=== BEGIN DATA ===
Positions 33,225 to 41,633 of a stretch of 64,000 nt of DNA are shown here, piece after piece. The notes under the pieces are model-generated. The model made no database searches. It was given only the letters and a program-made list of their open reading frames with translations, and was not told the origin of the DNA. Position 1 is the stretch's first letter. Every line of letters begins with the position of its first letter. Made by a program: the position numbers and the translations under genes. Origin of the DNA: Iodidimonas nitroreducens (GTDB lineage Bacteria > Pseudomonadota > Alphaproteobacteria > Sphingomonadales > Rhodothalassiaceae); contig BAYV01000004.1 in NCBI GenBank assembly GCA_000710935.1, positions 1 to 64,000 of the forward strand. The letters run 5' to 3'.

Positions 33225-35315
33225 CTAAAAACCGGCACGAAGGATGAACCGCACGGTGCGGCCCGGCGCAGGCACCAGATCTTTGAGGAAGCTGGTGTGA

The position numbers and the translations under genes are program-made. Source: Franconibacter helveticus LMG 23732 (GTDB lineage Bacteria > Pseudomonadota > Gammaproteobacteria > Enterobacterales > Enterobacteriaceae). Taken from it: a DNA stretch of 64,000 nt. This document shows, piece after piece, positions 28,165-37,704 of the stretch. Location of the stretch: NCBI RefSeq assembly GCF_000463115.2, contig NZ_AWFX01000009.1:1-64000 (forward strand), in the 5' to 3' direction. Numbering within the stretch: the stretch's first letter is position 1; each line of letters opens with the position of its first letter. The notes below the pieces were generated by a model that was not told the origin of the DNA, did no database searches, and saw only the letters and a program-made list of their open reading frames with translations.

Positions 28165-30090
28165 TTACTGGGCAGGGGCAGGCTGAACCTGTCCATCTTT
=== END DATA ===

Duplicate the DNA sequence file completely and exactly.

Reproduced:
Positions 33,225 to 41,633 of a stretch of 64,000 nt of DNA are shown here, piece after piece. The notes under the pieces are model-generated. The model made no database searches. It was given only the letters and a program-made list of their open reading frames with translations, and was not told the origin of the DNA. Position 1 is the stretch's first letter. Every line of letters begins with the position of its first letter. Made by a program: the position numbers and the translations under genes. Origin of the DNA: Iodidimonas nitroreducens (GTDB lineage Bacteria > Pseudomonadota > Alphaproteobacteria > Sphingomonadales > Rhodothalassiaceae); contig BAYV01000004.1 in NCBI GenBank assembly GCA_000710935.1, positions 1 to 64,000 of the forward strand. The letters run 5' to 3'.

Positions 33225-35315
33225 CTAAAAACCGGCACGAAGGATGAACCGCACGGTGCGGCCCGGCGCAGGCACCAGATCTTTGAGGAAGCTGGTGTGA

The position numbers and the translations under genes are program-made. Source: Franconibacter helveticus LMG 23732 (GTDB lineage Bacteria > Pseudomonadota > Gammaproteobacteria > Enterobacterales > Enterobacteriaceae). Taken from it: a DNA stretch of 64,000 nt. This document shows, piece after piece, positions 28,165-37,704 of the stretch. Location of the stretch: NCBI RefSeq assembly GCF_000463115.2, contig NZ_AWFX01000009.1:1-64000 (forward strand), in the 5' to 3' direction. Numbering within the stretch: the stretch's first letter is position 1; each line of letters opens with the position of its first letter. The notes below the pieces were generated by a model that was not told the origin of the DNA, did no database searches, and saw only the letters and a program-made list of their open reading frames with translations.

Positions 28165-30090
28165 TTACTGGGCAGGGGCAGGCTGAACCTGTCCATCTTT